Jane Gunn is a lawyer and speaker on conflict resolution as ‘the Corporate Peacemaker’. her book was a comprehensive collection of her expertise on how to resolve conflict in the boardroom in business and at home with family and personal relationships. The concept of the book is that the two are inter-related; problems in the office affect relationships at home and vice-versa.
The title came early on. It’s long and a bit of a tongue twister for some. But as Jane was writing the early drafts of the book, the title seemed to resonate with those she was working with. It’s weaknesses of being long and odd made it stand out. It also gave an impression alluding to something salacious. This too became an advantage.
Jane was keen that the book had a solid feel. After all, the topic was serious and her reputation and experience was in law, quite a sensible and serious profession. As the brand for the book was going to be, from the start, used by her to promote her speaking, it had to straddle this respectable ‘weight’, with the novelty of the Bedroom/Boardroom metaphor and Jane’s personal brand. The result was to wrap the book in what looks like black leather. It give it a seriousness and alludes to the depth of legal expertise that the book draws on. The other colours on there are gold and pink. They certainly stand out and give a hint of the quirkiness and personality of the way the book is written.
When the title for the book is written out as a sentence it can be perceived as being ‘difficult to read’. This is of course a nonsense. It’s no harder to read than any other sentence. What’s different here is that the title is not short and punchy. This means that the brain can’t capture it in one glance and process it. You have to actually read it. So it’s not difficult to read – it just needs to be read. By stacking the words in the square block I managed to mitigate this. So now a glance at the book gave you the black leather, the gold and pink and a block ‘logo’ of text with Bedroom and Boardroom prevalent.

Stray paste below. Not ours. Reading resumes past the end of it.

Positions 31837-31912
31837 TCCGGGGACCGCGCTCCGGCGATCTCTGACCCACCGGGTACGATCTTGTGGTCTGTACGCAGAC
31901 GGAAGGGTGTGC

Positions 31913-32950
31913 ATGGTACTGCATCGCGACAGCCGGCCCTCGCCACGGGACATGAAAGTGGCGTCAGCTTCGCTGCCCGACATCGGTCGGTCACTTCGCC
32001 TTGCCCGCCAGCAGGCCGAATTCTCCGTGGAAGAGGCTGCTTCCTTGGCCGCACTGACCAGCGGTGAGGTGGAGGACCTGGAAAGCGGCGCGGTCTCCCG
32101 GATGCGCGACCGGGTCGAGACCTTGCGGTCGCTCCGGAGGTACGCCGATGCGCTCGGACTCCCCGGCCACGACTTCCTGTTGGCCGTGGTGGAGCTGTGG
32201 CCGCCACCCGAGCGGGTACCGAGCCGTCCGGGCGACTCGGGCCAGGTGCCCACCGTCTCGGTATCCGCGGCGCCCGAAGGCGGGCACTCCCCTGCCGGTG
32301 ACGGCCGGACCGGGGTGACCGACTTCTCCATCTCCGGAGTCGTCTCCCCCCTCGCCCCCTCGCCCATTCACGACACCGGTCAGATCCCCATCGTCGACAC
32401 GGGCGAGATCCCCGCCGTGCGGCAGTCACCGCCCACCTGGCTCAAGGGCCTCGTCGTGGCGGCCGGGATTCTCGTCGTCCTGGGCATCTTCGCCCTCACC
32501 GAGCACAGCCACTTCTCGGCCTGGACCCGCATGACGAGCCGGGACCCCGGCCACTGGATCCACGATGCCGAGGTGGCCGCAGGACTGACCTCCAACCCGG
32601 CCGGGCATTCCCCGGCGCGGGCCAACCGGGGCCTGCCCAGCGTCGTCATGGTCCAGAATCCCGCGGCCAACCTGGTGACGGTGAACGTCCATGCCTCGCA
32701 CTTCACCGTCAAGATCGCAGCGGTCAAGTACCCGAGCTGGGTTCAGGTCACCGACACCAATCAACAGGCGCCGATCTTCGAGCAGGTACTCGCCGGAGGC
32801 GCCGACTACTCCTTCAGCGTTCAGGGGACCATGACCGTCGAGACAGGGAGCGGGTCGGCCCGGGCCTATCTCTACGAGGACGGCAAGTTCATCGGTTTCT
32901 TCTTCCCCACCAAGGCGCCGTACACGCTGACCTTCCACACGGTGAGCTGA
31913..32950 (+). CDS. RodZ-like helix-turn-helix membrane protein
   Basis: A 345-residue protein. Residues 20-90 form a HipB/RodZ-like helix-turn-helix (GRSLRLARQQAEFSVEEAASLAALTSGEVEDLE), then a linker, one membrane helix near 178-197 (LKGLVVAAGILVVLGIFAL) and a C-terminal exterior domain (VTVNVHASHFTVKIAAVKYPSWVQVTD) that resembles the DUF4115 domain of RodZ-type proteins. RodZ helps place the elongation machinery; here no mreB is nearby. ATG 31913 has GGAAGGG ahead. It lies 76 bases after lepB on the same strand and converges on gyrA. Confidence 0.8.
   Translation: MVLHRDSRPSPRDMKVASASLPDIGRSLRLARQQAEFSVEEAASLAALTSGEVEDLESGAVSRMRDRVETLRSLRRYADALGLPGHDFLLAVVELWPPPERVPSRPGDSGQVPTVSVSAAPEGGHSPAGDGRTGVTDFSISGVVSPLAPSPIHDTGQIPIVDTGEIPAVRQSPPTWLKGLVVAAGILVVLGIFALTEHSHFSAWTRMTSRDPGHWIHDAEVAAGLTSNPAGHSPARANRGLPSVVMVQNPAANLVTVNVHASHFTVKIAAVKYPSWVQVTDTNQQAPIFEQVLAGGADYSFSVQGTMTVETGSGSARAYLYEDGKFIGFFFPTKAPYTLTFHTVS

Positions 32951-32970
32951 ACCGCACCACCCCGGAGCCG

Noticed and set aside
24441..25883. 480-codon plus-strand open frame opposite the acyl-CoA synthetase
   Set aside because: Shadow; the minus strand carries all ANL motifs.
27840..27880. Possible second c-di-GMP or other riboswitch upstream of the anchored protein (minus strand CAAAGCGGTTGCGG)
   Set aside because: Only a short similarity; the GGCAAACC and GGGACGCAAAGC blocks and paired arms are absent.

Inside the book, the layout is clear, clean and fresh. Flicking through, the potential reader sees that the book is easy to read and yet has a lot to read. The separate sections of personal stories, information and examples of bedroom and boardroom mishaps and solutions are clearly delineated with attractive use of boxes and shading. It proves that in most cases, a lot can be done with good typography and greyscale within a business book. There is often no call for colour unless images depend upon it.
With the production of the book we opted for a couple of extra features that helped add gravitas. They are small things but have really contributed to the success of the book. The cover is matt laminated. It feels cool and smooth to the touch. The logo block has a shiny coating (applied by a process known as UV). This means when you run your fingers over the cover you ‘feel’ the difference in finish as well as see it. The pink on the cover was applied as a ‘spot’ colour, i.e.. a pure ink rather than a colour mixed from the four colour process. This has a subtle advantage of making the pink brighter than it otherwise would have been.
The other treat that the book employs is that the cover has 100mm flaps folded inside. This not only allows more surface area for colour (we added a large portrait photo of Jane, and varnished that with UV too) but it also thickens the cover giving an impression that you are really holding a hard back book and not a paperback.
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